The launch of the government’s plan to tackle gender equality in higher education today has caused a media stir. In particular, the decision by higher education minister Mary Mitchell O’Connor to create 45 women-only professorships – like most proposals that involve affirmative action – was met with controversy.
It’s rare that government movement on higher education captures the country’s attention, in part because there has in fact been so little in recent years. Today’s declaration of action is likely the most high-profile initiative Mitchell O’Connor has introduced since she took up the newly created mantle of higher education minister over a year ago.
The criticisms of Mitchell O’Connor’s latest policy have been manifold: some echo a familiar, sexist rhetoric, while others question “positive discrimination” more generally. But many have also been rightly concerned about Mitchell O’Connor’s priorities, given the precarious state Irish universities currently find themselves in, continuing to fall as they do down international rankings.
But many have also been rightly concerned about Mitchell O’Connor’s priorities
It’s not the first time Mitchell O’Connor could be accused of being out of touch. In an interview in The University Times last year, Mitchell O’Connor’s answers to so many fundamental questions about urgent matters facing higher education demonstrated little but uncertainty and indecision. The only area on which she spoke with any certainty was gender equality.
It has long been clear that gender disparity in academia is Mitchell O’Connor’s pet issue, and her commitment to it is in some ways commendable – she claims that the problem has kept her up at night. No doubt, the matter of female lecturers being passed over for promotions in favour of their male colleagues is entirely unjust. As Mitchell O’Connor herself pointed out today on radio, no university has had a female president since the first, Trinity, was founded in 1592. She also drew attention to the value of young men and women having female role models in universities, which she called “bastions of intellectual strength”.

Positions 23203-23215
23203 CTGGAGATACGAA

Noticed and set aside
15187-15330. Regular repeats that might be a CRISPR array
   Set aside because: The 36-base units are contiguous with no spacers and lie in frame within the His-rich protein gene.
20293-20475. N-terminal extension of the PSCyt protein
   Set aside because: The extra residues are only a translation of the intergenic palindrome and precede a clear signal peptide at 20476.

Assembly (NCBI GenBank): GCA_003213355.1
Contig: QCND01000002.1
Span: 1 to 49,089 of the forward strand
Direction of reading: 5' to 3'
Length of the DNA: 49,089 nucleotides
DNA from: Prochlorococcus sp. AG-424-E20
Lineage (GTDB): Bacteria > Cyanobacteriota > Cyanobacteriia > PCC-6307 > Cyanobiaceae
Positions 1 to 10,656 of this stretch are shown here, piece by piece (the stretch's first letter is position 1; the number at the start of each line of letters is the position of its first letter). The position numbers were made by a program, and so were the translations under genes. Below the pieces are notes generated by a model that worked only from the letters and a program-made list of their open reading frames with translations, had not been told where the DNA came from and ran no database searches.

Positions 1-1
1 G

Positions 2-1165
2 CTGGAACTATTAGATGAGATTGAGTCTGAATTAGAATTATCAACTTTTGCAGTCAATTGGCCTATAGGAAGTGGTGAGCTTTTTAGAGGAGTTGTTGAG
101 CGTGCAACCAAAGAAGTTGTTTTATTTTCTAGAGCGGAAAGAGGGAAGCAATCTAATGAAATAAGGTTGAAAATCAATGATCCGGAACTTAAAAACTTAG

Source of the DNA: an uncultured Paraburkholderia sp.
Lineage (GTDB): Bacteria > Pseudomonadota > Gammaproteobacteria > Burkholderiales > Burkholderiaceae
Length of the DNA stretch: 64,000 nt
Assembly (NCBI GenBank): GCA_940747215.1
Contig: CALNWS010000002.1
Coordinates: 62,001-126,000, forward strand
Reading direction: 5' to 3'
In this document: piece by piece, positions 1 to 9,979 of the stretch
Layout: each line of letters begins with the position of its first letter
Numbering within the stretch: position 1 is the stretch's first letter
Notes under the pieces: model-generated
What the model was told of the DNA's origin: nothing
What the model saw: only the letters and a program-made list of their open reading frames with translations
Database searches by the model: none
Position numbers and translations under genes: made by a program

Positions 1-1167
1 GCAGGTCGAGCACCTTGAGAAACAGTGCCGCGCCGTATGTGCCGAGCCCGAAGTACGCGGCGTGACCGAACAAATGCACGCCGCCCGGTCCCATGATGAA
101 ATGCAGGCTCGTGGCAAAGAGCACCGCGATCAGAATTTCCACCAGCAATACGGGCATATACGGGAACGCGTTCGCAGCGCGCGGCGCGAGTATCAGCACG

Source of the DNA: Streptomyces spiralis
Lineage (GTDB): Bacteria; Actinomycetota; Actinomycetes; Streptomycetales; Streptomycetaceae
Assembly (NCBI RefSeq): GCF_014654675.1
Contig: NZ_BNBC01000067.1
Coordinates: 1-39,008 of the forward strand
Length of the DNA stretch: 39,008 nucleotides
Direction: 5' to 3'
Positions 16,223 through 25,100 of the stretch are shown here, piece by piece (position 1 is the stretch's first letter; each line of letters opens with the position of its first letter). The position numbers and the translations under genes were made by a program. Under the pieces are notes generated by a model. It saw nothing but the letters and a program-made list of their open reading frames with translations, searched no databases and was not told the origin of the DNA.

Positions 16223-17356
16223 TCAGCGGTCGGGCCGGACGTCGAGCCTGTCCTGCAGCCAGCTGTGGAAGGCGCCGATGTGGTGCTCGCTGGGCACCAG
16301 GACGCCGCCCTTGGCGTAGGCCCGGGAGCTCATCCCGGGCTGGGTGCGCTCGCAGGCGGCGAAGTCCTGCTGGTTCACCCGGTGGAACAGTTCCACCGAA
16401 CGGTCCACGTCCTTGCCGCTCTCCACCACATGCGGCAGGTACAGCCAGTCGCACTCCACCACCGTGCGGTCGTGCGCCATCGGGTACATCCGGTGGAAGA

Bold and decisive action is certainly justified. But almost exclusively pouring energy into this feels one note in a time when Irish universities are, in so many other ways, in crisis.
Shouting so loudly about gender equality, while being conspicuously silent on other pressing issues, feels political
It’s true that we expect a lot from our representatives. It’s not possible for Mitchell O’Connor to please every last student and staff member across Ireland’s many higher education institutes. This is especially true given that she assumed responsibility for a sector that was already swiftly fraying. But shouting so loudly about gender equality, while being conspicuously silent on other pressing issues, feels political.
It might be tempting to call Mitchell O’Connor’s emphasis on gender equality a mere misjudgement of the situation, but that’s somewhat hard to swallow. The Union of Students in Ireland (USI) today welcomed the gender action plan, but it simultaneously noted the lack of any student representatives on the Minister’s taskforce. Mitchell O’Connor claims to have done her research, yet she doesn’t seem to be listening to student voices. Students want gender parity, but student unions, as well interest groups like Irish Universities Association (IUA) and the Irish Federation of University Teachers (IFUT), have all had one overlapping rallying cry in recent years, and that’s been the issue of funding.
Mitchell O’Connor has been dealt a difficult hand, but the financial problems facing universities aren’t going to fix themselves. Slow movement on issues like funding doesn’t have the same heroic ring to it as ironing out gender injustice, but it is this balanced approach that the higher education sector needs from its minister right now.